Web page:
Early childhood education teachers in Summit County will see a boost in wages
The Summit Board of County Commissioners shows support for allocating $2.4 million toward workforce development needs for Early Childhood Options
Early childhood educators in Summit County will be pleased to find out that beginning early September, their wages will be increased thanks to a $2.4 million sum from the Strong Futures fund.
Earlier this summer, the team at Early Childhood options met with the Summit Board of County Commissioners to discuss what to do with excess funding, which has been accumulated since the Strong Futures ballot initiative was passed by voters in 2018. Since then, the fund has accumulated $2.4 million, plus an additional eight months worth of operating expenses.
The conversation initially got its start because of concerns that the pandemic was exacerbating challenges within Summit County’s child care industry. During a Summit Board of County Commissioners work session meeting on Tuesday, Aug. 24, the commissioners showed preliminary support for allocating this $2.4 million toward workforce development for early child care educators.
“That goes to salary but also efforts to support and increase professionalism with training and other types of stipends to help people grow their knowledge and understanding of early childhood, so it’s a multi-pronged approach, but of course, trying to get wages up is going to be the lion’s share of the funding,” explained Assistant County Manager Sarah Vaine in an interview.
During the meeting, all three commissioners discussed how many years they’d like to commit to supporting these efforts. Since Early Childhood Options is an independent nonprofit hub, the goal is to eventually have the organization operate as a self-sustaining entity that can support these increased wages over a longer period of time.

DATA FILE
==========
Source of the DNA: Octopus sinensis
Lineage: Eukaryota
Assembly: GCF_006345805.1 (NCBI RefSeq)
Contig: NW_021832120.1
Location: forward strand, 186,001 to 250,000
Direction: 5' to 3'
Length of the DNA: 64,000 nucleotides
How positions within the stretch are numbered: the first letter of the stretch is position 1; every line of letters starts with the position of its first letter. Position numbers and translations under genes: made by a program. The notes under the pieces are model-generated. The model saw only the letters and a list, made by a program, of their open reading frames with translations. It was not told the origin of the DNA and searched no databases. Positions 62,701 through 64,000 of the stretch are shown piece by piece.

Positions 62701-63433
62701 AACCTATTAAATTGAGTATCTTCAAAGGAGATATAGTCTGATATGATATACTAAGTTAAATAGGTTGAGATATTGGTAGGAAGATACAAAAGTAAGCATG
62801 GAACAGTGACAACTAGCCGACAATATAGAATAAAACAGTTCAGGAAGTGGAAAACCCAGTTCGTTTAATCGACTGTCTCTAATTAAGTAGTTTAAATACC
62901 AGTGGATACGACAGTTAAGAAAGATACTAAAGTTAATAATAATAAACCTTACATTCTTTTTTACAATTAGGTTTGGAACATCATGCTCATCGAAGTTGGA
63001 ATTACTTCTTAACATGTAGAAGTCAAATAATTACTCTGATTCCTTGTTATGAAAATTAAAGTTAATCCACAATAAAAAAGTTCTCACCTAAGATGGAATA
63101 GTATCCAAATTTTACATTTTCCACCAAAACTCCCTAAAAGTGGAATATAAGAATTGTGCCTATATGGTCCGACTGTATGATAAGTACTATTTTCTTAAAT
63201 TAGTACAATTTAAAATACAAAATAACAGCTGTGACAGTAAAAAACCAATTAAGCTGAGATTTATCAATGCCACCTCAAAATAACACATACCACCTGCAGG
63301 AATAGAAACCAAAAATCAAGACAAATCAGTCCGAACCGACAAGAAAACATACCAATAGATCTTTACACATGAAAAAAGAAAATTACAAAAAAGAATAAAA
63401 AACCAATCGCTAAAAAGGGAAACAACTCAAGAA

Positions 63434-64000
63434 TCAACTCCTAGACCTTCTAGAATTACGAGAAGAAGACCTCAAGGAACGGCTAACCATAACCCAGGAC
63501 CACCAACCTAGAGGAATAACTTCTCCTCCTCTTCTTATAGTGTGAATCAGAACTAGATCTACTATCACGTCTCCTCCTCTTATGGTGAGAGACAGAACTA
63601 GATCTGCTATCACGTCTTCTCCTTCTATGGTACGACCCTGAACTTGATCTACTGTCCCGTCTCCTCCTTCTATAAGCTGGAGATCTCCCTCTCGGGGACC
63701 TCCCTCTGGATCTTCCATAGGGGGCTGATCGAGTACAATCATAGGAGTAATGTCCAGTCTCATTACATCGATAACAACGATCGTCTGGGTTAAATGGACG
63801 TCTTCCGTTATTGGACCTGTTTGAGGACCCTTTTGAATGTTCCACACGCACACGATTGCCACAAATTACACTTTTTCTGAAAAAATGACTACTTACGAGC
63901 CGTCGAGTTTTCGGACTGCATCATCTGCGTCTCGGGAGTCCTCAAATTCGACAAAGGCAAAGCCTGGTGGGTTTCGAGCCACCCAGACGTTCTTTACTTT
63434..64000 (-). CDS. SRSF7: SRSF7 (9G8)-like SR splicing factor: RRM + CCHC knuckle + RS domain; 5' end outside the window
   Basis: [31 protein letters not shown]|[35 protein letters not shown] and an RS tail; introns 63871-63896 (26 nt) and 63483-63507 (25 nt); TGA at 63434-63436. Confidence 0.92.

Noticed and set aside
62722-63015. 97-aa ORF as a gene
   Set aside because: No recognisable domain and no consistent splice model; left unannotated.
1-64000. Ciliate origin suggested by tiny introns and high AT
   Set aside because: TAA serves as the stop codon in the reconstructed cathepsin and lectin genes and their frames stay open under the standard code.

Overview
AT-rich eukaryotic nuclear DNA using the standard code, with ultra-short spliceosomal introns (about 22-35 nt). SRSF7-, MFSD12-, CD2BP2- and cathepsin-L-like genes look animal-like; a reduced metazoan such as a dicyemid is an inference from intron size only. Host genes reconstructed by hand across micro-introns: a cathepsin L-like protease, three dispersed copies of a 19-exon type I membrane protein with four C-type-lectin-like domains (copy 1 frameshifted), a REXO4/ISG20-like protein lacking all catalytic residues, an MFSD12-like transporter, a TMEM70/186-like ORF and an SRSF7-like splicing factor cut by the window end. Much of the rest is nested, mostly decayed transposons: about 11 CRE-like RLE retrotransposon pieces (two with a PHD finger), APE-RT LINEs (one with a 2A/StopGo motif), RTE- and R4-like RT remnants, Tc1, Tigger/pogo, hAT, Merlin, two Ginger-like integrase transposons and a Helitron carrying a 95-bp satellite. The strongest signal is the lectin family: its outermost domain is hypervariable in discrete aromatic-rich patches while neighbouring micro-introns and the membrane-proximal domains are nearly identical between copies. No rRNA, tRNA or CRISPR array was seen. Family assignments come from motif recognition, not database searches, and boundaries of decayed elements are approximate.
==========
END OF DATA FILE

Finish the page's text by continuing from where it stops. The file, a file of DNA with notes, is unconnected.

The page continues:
“It’s difficult because yes, we want to prevent turnover but we want to be aware, also, of the number of other circumstances right now, namely the lack of housing available,” said Summit County Commissioner Elisabeth Lawrence during the meeting.
While the details are still being flushed out, Lawrence said in an interview that the commissioners showed support for a “strong two-year commitment” to increase wages and allow time for the team at Early Childhood Options to develop a new model to operate more on its own. At the same time, this funding provides immediate relief to the challenges faced now. Lucinda Burns, executive director of Early Childhood Options, said that there were about 28 open child care positions across the county, thus reducing the number of available spots and creating long waitlists for care.
“At the end of the day, this is all related to the economy,” Lawrence said. “If our kids are in quality child care then their parents can go to work. If their parents can go to work, that supports the economy, and we know that that’s incredibly important. Right now what we’re seeing is a loss of workforce across all sectors, not just child care.”
Burns said there are about 130 total positions in the county’s early childhood care industry and that the impact of the 28 open positions creates a large burden on parents, especially with those of infants and toddlers as there are a smaller number of these spots to begin with. Parents have to get on a waiting list that could take years to work through.
“It can be anywhere from several months to several years depending on the age group, location, the hours needed,” Burns said.
Vaine reiterated that when other companies are posting high starting wages, it’s difficult to attract talent — especially candidates with bachelor’s degrees — to a job with a starting salary that is significantly less.
“The training is a piece but when you see Target and Walmart and they’re starting rate is $17, $19 an hour, and then we’re asking people to come in and support little people and manage behaviors and keep them safe and all of that, we’ve got to be able to post an attractive wage,” Vaine said. “The work they’re doing is some of the most important work in the community. The stuff that happens in those little brains before age three is some of the most impactful across the lifespan.”
Vaine emphasized that this additional funding is a step in the right direction for attracting talent and filling positions at the beginning of the school year.
“It’s really an investment in our local teachers and an investment in our children and an investment in our workforce,” Vaine said.
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